Bloomberg Law
May 14, 2021, 7:20 PMUpdated: May 14, 2021, 9:22 PM

University of California Agrees to Drop SAT, ACT Score Use (2)

Maeve Allsup
Maeve Allsup
Legal Reporter

The University of California system agreed Friday to extend its court-mandated policy of test-free admissions through 2025, according to advocacy groups that argue the use of SAT and ACT scores discriminates against applicants based on race, income, and disability.

The university regents previously announced a test-optional policy while the system created a new type of test that it said will better align with the content it expects students to master.

Some campuses opted to immediately eliminate the use of test scores, while others decided to phase them out.

Students and groups sued the university in 2020, alleging the test-optional policy denies applicants with disabilities access to the benefit of the plus-factor that test scores provide, in part because they haven’t taken the tests and won’t be able to take them with necessary accommodations during the pandemic.

The Alameda County Superior Court granted a preliminary injunction in August, noting the pandemic restrictions were particularly difficult on people with disabilities. The order blocked schools from considering standardized test scores while the lawsuit was pending, preventing their use for the Fall 2021 admissions process.

The settlement extends that policy. SAT and ACT scores, if submitted by students, won’t be provided to admissions readers, the settlement says.

It also “ensures that the University will not revert to its planned use of the SAT and ACT—which its own Regents have admitted are racist metrics—and that the University’s doors will remain open to the students who stand to benefit the most from public higher education,” Public Counsel attorney Amanda Savage said in a statement.

Existing UC policy allows students previously denied admission to any UC campus to present information related to a disability, if they believe it’s relevant to their appeal, the settlement says. And if the university creates a new exam, it will consider access for students with disabilities in its design and implementation.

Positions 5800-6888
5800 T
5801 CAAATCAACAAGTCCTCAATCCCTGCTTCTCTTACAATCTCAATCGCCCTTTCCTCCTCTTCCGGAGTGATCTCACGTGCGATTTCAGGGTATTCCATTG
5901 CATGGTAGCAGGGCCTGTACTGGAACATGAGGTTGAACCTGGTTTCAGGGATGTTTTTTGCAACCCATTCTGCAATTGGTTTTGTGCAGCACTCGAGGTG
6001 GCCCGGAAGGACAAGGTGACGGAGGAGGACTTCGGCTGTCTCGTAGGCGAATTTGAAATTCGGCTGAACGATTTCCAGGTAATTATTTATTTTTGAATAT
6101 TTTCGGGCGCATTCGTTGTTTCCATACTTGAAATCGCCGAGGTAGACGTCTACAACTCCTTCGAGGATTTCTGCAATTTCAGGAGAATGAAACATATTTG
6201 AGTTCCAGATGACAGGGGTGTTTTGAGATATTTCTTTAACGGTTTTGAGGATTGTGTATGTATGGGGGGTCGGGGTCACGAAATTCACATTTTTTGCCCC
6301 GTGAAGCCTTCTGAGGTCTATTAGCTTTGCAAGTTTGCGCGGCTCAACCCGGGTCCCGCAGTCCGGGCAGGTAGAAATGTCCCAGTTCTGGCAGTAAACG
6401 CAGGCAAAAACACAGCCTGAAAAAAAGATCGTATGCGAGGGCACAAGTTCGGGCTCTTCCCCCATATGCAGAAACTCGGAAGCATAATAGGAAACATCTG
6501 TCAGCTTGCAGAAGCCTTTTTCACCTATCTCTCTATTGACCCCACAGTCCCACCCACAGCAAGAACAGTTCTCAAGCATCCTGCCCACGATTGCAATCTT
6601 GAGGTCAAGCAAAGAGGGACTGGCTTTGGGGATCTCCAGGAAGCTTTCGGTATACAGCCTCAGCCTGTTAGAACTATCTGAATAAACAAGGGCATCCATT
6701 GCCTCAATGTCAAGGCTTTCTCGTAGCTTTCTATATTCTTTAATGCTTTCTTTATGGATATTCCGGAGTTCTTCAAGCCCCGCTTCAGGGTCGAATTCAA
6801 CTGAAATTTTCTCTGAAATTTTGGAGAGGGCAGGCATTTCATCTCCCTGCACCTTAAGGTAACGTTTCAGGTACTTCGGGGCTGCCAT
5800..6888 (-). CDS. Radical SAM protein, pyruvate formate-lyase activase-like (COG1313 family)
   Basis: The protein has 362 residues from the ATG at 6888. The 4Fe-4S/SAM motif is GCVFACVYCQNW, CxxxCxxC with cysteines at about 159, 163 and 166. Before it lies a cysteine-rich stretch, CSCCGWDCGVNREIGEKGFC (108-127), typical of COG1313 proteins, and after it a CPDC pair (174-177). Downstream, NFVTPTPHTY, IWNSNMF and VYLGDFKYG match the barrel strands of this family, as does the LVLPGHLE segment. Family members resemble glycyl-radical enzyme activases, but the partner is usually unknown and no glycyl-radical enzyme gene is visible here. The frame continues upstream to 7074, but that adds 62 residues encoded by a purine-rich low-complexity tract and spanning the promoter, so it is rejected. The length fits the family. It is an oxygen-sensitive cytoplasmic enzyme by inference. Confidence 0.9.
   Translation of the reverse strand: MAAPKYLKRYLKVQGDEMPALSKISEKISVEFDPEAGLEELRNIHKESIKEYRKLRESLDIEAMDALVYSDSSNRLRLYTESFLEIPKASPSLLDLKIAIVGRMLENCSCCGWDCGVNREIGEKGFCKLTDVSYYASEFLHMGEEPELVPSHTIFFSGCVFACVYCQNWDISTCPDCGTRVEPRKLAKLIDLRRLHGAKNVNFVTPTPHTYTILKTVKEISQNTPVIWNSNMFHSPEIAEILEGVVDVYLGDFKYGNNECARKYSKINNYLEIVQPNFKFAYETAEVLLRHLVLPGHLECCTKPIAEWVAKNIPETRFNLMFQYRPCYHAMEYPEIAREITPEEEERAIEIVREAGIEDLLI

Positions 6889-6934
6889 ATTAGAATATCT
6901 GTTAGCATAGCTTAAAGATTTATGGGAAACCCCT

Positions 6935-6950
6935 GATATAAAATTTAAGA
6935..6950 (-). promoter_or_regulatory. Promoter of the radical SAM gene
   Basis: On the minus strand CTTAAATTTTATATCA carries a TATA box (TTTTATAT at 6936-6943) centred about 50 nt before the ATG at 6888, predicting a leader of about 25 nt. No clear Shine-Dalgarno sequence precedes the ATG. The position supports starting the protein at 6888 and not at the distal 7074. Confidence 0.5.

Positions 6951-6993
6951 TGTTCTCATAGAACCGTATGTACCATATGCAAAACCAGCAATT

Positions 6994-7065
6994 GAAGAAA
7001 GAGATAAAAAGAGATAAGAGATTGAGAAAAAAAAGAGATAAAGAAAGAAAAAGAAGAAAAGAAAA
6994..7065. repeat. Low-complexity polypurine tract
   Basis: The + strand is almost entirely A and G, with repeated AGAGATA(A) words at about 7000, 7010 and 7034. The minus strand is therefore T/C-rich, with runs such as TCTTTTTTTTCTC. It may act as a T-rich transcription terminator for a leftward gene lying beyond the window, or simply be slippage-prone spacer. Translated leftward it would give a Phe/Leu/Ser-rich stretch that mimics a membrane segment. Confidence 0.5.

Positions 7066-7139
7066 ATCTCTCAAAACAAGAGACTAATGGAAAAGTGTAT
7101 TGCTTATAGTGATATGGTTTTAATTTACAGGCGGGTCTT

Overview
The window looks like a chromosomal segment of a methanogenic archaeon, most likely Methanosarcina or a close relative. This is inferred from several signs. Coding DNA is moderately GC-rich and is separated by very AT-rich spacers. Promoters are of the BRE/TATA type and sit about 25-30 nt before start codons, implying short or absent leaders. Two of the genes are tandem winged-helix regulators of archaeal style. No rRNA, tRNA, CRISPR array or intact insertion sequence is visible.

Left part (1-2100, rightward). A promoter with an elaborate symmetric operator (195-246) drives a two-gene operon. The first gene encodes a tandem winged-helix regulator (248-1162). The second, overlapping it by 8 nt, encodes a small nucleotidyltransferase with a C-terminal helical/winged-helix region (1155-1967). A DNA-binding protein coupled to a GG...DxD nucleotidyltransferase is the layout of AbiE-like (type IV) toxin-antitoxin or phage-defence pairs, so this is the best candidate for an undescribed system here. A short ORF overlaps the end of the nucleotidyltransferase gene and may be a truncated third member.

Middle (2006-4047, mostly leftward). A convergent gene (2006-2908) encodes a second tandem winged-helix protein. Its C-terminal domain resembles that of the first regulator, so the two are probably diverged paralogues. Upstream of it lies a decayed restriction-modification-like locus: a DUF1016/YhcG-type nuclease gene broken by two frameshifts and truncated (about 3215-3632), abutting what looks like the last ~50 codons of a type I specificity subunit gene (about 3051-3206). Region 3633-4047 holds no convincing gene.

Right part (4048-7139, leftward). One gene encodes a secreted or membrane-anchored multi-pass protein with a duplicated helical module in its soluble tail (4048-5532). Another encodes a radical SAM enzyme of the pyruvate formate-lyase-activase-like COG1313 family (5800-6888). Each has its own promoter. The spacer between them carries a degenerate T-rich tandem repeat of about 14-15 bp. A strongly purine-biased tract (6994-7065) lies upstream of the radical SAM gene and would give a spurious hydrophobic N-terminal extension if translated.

In January, the UC system announced applicant data for the Fall 2021 admissions cycle, which indicated its campuses received higher numbers of applicants from first-generation students, Black students, and Latino students than ever before.

“The makeup of this year’s applicants already show that students are no longer deterred from applying based on their inability to access standardized testing,” Potomac Law Group attorney Marci Lerner Miller, who represented the plaintiffs. “We’re confident that this settlement will lead to students demonstrating their abilities, rather than their disabilities, in the application process. We’re very proud of the students and organizations that bravely came forward to fight this battle, this victory belongs to them.”

The University of California strongly disagreed with the superior court’s decision to grant an injunction, it told Bloomberg Law in response to a request for comment. It filed an appeal at that time, and also began exploring the possibility of a settlement “that would provide certainty for students and their families, counselors, and high schools.” The UC Board of Regents approved the settlement May 13.

“Under the terms of the settlement, the University has agreed not to consider applicants’ SAT or ACT scores in admissions or scholarship decisions for fall 2022. The Board of Regents had already decided in May 2020 that SAT or ACT scores would not be considered for fall 2023 admissions and beyond.”

The plaintiffs were represented by Public Counsel; Equal Justice Society; Brown, Goldstein & Levy LLP; Winston & Strawn LLP; Olivarez Madruga Lemieux O’Neill LLP; and Potomac Law Group. Munger, Tolles & Olson LLP and the University of California’s Office of the General Counsel represented UC.

The case is Smith v. Regents of Univ. of Calif., Cal. Super. Ct., No. RG19046222, 5/14/21.

(Updates story to include response from University of California in paragraphs eleven and twelve.)

To contact the reporter on this story: Maeve Allsup in San Francisco at

To contact the editor responsible for this story: Rob Tricchinelli at